In the workshop of… Cecilie Manz, beauty in essence

In the workshop of… Cecilie Manz, beauty in essence
In the workshop of… Cecilie Manz, beauty in essence

In the heart of Copenhagen, in a small post-war yellow brick building, adjoining the 17th century Rosenborg Castlee century, Danish designer Cecilie Manz has a discreet studio, just like her. It is made up of three small adjoining studios, each open to the street, one of which serves as a technical drawing and prototyping workshop, the second as a reception area and showroom, and the third as an office, where she receives us.

“To go from one to the other, you put your nose outside, even in the middle of winter, which is healthy, isn’t it? This is where I draw. Everything at home begins with drawing. So this long table is cut in two, with one half for the computer and the other for paper. [des mètres de papier sont à disposition sur un large dévidoir]because I don’t want the activities to interfere”explains this sketching enthusiast “freewheeling”.

With this method from another time, Cecilie Manz, 52, has forged her success. In addition to having already entered the permanent collections of the Museum of Modern Art in New York and the Danish Design Museum in Copenhagen, she has won a host of awards, including the Finn Juhl Architecture Prize in 2007 and a culture prize awarded by the Danish princely couple in 2014. She was even made a Knight of Arts and Letters in Paris in 2019.

Cecilie Manz, in her studio, in Copenhagen, June 18, 2024. SIMON KNUDSEN FOR “THE WORLD”

In February, at the second edition of the Scandinavian Design Awards, she was voted designer of the year – after having been so in France in 2018. “With a keen eye for materials, details, form and function, Cecilie Manz has proven time and again that she is a creator of modern classics. »argued the Scandinavian jury. Before continuing: “His creations often appear simple, but beneath their surface lie complex engineering and meticulous craftsmanship.”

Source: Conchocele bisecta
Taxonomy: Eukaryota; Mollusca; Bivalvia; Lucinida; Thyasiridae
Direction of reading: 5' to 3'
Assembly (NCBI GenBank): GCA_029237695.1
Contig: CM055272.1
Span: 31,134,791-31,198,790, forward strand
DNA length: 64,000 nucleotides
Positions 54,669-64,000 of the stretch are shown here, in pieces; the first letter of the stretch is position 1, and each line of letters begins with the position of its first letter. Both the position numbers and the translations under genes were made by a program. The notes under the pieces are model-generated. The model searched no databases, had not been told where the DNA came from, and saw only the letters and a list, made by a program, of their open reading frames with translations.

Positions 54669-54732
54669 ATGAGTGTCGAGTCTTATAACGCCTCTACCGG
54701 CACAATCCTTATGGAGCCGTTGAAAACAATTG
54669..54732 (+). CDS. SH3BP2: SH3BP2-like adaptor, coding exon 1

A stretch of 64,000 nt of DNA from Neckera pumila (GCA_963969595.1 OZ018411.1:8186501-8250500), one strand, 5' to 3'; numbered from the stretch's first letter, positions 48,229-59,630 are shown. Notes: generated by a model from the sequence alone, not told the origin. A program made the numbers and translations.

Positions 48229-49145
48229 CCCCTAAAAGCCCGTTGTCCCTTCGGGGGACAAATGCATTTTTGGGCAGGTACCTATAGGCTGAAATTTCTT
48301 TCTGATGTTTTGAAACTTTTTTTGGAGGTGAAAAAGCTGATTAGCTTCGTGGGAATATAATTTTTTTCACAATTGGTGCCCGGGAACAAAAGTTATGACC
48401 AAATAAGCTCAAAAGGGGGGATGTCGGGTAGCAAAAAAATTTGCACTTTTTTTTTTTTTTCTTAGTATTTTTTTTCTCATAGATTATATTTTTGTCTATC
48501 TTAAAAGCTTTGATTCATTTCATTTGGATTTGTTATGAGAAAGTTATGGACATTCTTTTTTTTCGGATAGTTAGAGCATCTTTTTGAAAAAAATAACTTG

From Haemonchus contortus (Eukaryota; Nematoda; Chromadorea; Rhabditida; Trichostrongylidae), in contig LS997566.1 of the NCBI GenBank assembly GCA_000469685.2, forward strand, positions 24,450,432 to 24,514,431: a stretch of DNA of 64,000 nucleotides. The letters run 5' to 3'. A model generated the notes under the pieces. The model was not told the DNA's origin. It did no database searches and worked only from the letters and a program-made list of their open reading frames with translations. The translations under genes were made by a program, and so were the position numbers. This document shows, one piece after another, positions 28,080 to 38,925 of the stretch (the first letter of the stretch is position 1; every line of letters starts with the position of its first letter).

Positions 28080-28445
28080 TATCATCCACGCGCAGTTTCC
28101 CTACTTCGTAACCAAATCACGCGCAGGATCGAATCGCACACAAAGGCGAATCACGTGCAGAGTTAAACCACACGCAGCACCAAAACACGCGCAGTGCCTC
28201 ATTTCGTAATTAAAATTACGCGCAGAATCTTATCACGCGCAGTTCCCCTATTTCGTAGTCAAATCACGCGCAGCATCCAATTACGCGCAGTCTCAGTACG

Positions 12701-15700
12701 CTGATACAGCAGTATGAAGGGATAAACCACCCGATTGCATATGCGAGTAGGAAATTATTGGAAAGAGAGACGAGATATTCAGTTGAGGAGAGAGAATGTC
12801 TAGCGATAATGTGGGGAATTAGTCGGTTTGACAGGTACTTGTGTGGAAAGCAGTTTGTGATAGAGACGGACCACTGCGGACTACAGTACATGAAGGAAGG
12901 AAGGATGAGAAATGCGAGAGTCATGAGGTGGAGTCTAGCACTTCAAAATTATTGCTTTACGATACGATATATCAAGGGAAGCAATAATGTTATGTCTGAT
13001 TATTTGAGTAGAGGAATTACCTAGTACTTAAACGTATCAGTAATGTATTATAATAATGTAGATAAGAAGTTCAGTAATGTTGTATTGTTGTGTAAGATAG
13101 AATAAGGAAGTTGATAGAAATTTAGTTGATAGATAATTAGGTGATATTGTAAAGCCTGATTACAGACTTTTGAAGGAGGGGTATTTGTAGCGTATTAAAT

Cecilie Manz started out on tiptoe. She spent her childhood in the Odsherred region – a land of inspiration for Danish painters since the 19th century.e century –, playing with his hands in the clay, in the workshop of his parents, ceramicists. Some of their works brighten up his office: here, against a wall, bas-reliefs by his father who has now passed away, and there, on a chair, a fine porcelain with geometric decorations by his mother, Bodil Manz, whose exhibition is scheduled in Paris, from October 9 to 23, at the Toluca gallery.

Towel ladder

Cecilie Manz was destined for a career as an artist. She applied to the prestigious Royal Danish Academy of Fine Arts. And, encouraged by a close friend, she also submitted – without conviction – an application to the Danish School of Design. “I became a designer by chance, because, to my great disappointment, I was not admitted to the Royal Academy of Fine Arts. It was probably for the best.”she confides.

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